Over the past few years, the way consumers view and approach the food they eat and choose to buy has changed dramatically, and many companies have taken notice. As 2023 gets fully underway, developers and manufacturers need to know where these changes are trending and how they can stay ahead of the curve. On top of that, understanding how to tackle these trends without trading taste is essential for making them work for you this coming year.
- Redefining Value
- Affordable Nutrition
When people think about “value” the first thing that always comes to mind is price. “Is this worth the money I’m paying for it?”
However, despite the current economic situation, that isn’t necessarily how today’s consumers are going to judge the value of your product. In 2023, it isn’t always about what’s cheapest; it could be what’s the healthiest, most sustainable, most convenient, or just what tastes the best.
Instead of trying to save money by buying what has the lowest price, many consumers are starting to cut back on certain items so they can continue to purchase the products that really matter to them and their quality of life. This is evident in the US Consumer Pulse Survey by McKinsey & Co. that reported 74% of consumers are changing their shopping behavior to get more for their money. What that “more” is can be different to each consumer.
This is the meaning of redefining value; what about your product keeps your customers coming back again and again? Is it the crispness? The sweetness? A combination of both taste and texture. Or, maybe, it’s your product experience from package to plate.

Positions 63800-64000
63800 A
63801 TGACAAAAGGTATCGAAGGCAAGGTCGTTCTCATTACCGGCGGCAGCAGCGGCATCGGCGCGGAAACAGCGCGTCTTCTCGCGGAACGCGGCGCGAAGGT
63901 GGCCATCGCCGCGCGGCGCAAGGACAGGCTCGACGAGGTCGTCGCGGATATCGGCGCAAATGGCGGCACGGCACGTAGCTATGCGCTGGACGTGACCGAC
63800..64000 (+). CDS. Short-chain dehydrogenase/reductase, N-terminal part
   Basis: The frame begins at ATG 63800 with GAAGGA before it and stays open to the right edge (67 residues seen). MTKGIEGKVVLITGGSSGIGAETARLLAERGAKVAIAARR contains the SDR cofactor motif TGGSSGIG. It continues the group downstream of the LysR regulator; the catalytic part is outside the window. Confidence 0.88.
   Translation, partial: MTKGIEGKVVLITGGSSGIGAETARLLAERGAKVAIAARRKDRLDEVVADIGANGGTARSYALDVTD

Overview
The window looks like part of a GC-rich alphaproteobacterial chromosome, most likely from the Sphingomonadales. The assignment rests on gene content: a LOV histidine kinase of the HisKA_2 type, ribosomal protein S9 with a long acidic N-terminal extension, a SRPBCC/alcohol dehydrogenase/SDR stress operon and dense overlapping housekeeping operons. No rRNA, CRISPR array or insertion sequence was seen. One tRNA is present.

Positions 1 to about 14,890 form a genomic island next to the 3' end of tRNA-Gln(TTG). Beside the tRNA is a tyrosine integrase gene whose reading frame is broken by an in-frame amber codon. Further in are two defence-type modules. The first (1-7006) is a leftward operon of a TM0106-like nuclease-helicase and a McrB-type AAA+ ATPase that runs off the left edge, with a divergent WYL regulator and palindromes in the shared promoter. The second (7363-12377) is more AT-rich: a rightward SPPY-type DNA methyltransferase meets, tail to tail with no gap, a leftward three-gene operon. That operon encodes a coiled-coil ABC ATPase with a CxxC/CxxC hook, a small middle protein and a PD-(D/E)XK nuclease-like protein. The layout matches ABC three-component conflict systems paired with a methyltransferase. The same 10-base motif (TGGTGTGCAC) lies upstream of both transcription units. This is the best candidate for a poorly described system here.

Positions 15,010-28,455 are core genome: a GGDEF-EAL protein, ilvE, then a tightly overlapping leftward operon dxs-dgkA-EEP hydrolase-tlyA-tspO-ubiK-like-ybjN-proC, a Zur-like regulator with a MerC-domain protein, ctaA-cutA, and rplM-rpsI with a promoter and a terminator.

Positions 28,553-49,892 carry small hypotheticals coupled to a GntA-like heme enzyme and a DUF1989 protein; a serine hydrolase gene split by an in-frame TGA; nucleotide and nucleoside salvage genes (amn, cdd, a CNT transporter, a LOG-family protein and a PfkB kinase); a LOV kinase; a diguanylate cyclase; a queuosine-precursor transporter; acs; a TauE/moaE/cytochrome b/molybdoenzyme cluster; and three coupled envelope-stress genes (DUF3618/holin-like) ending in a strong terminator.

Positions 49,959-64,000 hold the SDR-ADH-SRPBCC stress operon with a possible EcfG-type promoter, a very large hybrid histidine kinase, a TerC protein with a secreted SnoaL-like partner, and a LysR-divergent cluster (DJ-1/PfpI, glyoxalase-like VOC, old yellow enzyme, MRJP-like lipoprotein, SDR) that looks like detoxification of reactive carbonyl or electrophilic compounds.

Finding your specific definition of value requires thinking more holistically about what drives the liking of your product. There are all sorts of places you can reduce costs that aren’t why your customer keeps buying your product. However, once identified, those drivers can’t be sacrificed.
Although it is possible to reduce costs through changes in packaging or marketing strategies, sometimes the only option is to alter your product. Introducing less expensive ingredients or utilizing commodity reduction are great ways to get your numbers where they need to be, but regardless of approach, meeting and maintaining customer expectations for your products has to remain your #1 priority.
Let’s take pound cake as an example. The first thing that comes to mind is the flavor of butter, which also happens to be a commodity with prices and availability that are in constant flux. However, simply reducing it to save costs bears the risk of altering the cake’s flavor and texture, which could negatively influence consumer liking.
More specifically, in addition to the strong characterizing butter profile, customers may also value the dense yet somehow soft textured sponge of the cake. The reality is, that on top of flavor, commodities often have functions that are critical to the product as well as the customers’ perceived value.
With our sensory-based approach and over a century of expertise, we can help you strike the right balance between commodity reduction and replacement ingredients. For instance, with the pound cake we can find the proper ratio of fats, flavor, and any remaining butter to get you the cost savings you need without having to sacrifice the buttery richness and texture that your customers value and expect.
Even as customers search for ways to save money, they want to do so without sacrificing on nutrition. Meaning companies that can prioritize making nutritious choices affordable are in a great position to take advantage of this trend.
I believe this push will be easiest to see in the plant-based space, especially as more people move into this market segment.